According to stevia pioneer James May, founder of Gilbert AZ-based Wisdom Natural Brands, stevia is stable in a pH of 3 to 9 and can be used in cooking or frozen foods with a shelf life of at least two years. However, he cautioned, it does not brown in baking; therefore, a blend of stevia with sugar should be utilized for the best outcome of baked goods. “Since stevia glycosides both sweeten and enhance the flavor of the food or beverage to which it is added, it is sometimes difficult for food and beverage manufacturers to discover just the right blend of stevia to the other ingredients while maintaining the desired taste of the finished product. Using too much stevia can result in a slightly bitter after taste.”

Wisdom Natural manufactures SweetLeaf stevia, a blend of glycosides derived from USDA-certified organic, non-GMO stevia leaves. “Stevia is the only sweetener on earth to have been scientifically proven to improve the health and well-being of the human body, including helping to control blood sugar,” said Mr. May. “When the glycosides are extracted from the stevia leaves the sweetener is 300 times sweeter than sugar, therefore, in order to produce a table-top sweetener a carrier must be utilized. Instead of using other sugars or sugar alcohols, we use inulin, which is an all-natural soluble fiber from chicory root that is also a primary food supply for the good intestinal flora, thus, improving health and well-being.”

Maria Teresa Scardigli, executive director, International Stevia Council, Brussels, Belgium, said she sees an encouraging summary of stevia innovation in consumables. The major stevia-containing product launches include carbonated drinks, flavored milks, flavored waters, teas and juice drinks, table top sweeteners in different forms, chocolate, yogurts, cereals and ketchups. “The launches are taking place as both new products and reformulations. For reformulations, stevia may be replacing sugar or other sweeteners, depending on the product and brand strategy.”

She added that popular brands are stewarding stevia into beverages including Sprite, Nestea and SoBe. In other categories, examples include Danone yogurts, Haribo candies, Knorr ketchup and Cavalier chocolate. “In the next 6-12 months, the leading products will continue to be drinks and table tops, but we will see more breakfast cereals, snacks, desserts such as ice cream, confectionery and chewing gum, jam and jelly,” Ms. Scardigli predicted.

Globally, food and beverage stevia product launches have grown by 606% since 2008, according to Jason Hecker, vice president, Global Marketing and Innovation, PureCircle, Ltd., Oak Brook, IL. “In 2012, PureCircle expects EU launches to account for 50% of the world’s stevia launches, with at least 165 of these launches occurring in the beverage category where stevia has shown strong initial development since its approval. Broadening usage can actually be seen across categories; stevia is being launched in ketchups, sauces, yogurts, confections and jams. Consumer awareness of stevia is growing in major markets across the region.”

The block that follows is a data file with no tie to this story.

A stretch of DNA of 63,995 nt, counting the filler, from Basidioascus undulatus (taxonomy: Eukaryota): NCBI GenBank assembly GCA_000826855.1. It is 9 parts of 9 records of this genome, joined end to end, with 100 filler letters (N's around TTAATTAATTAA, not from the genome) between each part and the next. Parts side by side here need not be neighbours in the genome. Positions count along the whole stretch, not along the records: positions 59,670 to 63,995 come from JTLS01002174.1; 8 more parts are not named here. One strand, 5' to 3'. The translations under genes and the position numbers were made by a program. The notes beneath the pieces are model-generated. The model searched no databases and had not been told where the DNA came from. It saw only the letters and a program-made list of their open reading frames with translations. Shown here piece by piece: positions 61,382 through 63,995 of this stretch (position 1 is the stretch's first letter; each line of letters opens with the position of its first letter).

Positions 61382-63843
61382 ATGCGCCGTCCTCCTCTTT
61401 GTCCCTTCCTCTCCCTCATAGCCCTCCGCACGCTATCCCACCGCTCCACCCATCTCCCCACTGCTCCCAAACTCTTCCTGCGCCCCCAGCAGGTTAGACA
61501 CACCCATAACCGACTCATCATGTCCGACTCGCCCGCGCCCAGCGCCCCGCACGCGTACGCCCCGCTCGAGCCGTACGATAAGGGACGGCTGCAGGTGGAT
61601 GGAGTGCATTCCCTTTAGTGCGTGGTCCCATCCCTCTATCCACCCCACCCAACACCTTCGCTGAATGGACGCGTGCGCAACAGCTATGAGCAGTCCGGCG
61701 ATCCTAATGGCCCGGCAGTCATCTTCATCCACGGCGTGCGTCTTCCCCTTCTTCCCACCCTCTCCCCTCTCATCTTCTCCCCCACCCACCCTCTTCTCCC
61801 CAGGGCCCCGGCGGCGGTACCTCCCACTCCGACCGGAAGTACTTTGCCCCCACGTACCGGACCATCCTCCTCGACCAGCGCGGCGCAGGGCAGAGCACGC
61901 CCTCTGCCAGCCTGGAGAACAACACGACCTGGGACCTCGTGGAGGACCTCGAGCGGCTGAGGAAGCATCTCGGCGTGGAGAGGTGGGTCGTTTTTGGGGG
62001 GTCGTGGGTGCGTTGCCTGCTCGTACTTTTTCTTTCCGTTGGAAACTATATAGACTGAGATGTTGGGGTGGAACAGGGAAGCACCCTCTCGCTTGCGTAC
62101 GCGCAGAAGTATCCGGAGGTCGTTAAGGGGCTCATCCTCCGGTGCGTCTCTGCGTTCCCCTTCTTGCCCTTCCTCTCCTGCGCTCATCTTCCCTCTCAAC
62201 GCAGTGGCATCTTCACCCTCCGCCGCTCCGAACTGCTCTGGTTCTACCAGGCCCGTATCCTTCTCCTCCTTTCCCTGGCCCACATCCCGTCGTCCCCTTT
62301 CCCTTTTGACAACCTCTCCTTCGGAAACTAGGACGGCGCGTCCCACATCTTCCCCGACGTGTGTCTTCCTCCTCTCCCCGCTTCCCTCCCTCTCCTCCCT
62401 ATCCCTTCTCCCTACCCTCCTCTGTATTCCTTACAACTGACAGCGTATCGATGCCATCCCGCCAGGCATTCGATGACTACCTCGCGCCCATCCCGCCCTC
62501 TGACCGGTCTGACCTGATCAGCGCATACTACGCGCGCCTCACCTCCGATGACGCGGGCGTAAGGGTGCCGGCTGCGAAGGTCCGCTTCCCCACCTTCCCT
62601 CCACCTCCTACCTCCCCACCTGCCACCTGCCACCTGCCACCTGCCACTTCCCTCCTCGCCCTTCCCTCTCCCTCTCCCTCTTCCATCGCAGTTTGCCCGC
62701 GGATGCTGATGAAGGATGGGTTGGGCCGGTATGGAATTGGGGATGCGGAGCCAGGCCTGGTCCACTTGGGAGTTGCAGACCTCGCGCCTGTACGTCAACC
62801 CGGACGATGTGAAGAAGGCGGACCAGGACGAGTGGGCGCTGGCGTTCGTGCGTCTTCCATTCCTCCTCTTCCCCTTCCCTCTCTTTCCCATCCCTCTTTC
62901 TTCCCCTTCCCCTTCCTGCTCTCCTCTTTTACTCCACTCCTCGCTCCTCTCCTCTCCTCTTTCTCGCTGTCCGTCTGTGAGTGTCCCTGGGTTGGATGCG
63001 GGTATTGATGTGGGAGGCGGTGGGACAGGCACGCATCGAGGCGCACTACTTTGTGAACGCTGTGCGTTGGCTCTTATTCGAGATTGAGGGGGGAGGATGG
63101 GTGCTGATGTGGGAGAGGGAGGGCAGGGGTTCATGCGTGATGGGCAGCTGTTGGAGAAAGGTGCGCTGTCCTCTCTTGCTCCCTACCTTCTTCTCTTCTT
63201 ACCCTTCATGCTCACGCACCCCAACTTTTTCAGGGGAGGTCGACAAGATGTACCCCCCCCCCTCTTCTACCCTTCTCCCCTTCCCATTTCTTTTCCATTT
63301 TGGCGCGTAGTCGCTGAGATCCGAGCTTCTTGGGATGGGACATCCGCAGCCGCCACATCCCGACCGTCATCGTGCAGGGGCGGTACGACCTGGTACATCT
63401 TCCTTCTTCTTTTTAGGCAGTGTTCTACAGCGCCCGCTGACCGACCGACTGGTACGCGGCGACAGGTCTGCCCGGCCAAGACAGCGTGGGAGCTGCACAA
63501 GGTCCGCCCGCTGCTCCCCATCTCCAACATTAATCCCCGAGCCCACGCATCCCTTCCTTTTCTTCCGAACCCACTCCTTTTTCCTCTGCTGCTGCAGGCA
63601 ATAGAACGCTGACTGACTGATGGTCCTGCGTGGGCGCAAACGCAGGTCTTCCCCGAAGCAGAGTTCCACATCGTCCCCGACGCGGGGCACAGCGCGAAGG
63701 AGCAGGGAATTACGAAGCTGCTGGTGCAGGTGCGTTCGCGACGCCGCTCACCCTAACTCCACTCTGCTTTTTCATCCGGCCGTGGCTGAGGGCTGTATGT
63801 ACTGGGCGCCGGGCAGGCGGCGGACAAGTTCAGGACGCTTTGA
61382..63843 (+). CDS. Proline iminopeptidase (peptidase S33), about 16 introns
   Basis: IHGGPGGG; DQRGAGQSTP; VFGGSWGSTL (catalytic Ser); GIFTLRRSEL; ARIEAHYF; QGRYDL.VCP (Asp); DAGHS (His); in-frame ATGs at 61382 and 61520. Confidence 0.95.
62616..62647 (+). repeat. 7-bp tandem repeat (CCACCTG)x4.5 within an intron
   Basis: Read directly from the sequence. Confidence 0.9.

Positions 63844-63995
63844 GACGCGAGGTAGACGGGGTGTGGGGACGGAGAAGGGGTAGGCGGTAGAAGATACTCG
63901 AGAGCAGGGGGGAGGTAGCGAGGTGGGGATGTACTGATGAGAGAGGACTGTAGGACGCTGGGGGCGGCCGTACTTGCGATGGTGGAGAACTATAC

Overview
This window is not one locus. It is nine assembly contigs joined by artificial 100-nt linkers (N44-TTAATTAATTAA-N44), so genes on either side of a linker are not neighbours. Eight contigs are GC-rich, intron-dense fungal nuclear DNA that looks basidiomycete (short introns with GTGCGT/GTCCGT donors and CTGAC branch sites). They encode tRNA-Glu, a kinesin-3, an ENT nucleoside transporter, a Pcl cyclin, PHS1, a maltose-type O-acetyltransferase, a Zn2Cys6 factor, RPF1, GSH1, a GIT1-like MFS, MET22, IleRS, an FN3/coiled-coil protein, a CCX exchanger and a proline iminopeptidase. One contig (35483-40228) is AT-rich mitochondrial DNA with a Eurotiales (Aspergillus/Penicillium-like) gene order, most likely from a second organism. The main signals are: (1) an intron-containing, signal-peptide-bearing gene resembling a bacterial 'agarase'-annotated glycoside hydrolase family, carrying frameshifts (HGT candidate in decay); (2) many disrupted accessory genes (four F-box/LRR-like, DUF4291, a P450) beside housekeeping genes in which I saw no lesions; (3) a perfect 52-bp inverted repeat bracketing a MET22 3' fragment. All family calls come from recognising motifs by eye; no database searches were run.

Purecircle recently introduced Stevia 3.0, which is designed to improve Rebaudioside A’s capabilities in certain categories and formulations by blending stevia ingredients in the company’s portfolio to achieve great taste and deeper calorie and sugar reductions. In fruit nectars for instance, sugar can be completely substituted through application development with PureCircle’s Stevia 3.0.  

Alongside stevia, experts said another natural, high-intensity sweetener, monk fruit (also known as luo han guo), can be easy to incorporate into formulations. Hamin Hwang, associate food scientist, Applications, for U.K-based Tate & Lyle, explained that PUREFRUIT monk fruit extract is heat stable, can be used in foods over a variety of pH levels, and works particularly well in bakery formulations and beverages.  “As with any bakery goods, high-intensity sweeteners require other ingredients to provide the missing solids typically provided by sugar. And as such, this is also an opportunity to use our PROMITOR soluble corn fiber to enable formulation of naturally sweetened, reduced-calorie foods with added fiber.”

Those sweeteners that are not as potent in taste can also hold up in a variety of processing situations. For example, Splenda sucralose provides attractive stability during high-temperature processing and long-term storage, even in low pH products, said Mr. Hwang. Splenda provides sugar-like sweetness and flavor profiles and provides bitter and off-taste masking for flavor-sensitive products like dairy and nutraceutical beverages. “You can reduce sugar by as much as 50% in some products while maintaining the same taste profile as the full sugar version,” Mr. Hwang noted.

Cargill’s Xtend sucromalt, which is low-glycemic and insulinemic, has 70% of the sweetness of sugar and functions similar to other carbohydrate syrups, according to Deborah Schulz, specialty carbohydrate product line manager. The product offers good binding qualities and is acid stable so it will not break down over time in a low pH system, unlike sugar.

“Carbohydrate content is roughly 50% from higher saccharides and 50% from sugars. For those considering tabling the sugar for an alternative, while still wanting to stick as close to the original formula as possible, BENEO’s ISOMALT, oligofructose or Palatinose may maintain the taste, texture and mouthfeel and may be generally processed without major adaption, according to the company’s Mr. O’Neill. All three ingredients provide bulk like sucrose and impart a mild sweetness, which requires only small changes to the reference formulation. In addition, Palatinose and ISOMALT are low-hygroscopic (don’t lump), which facilitates storage and formulation. Oligofructose shows a better solubility than sucrose and doesn’t crystallize.

Meanwhile, Zerose erythritol, from Cargill, has some limitations in bakery due to forming denser dough; however, erythritol can be used adequately in fillings and frostings. Partial sugar replacement in bakery is possible with great results, said Tim Bauer, polyols product line manager. Erythritol has a cooling effect in some foods due to its highly negative heat of solution (meaning that when the solid dissolves it absorbs energy, which leads to a cooling sensation in your mouth).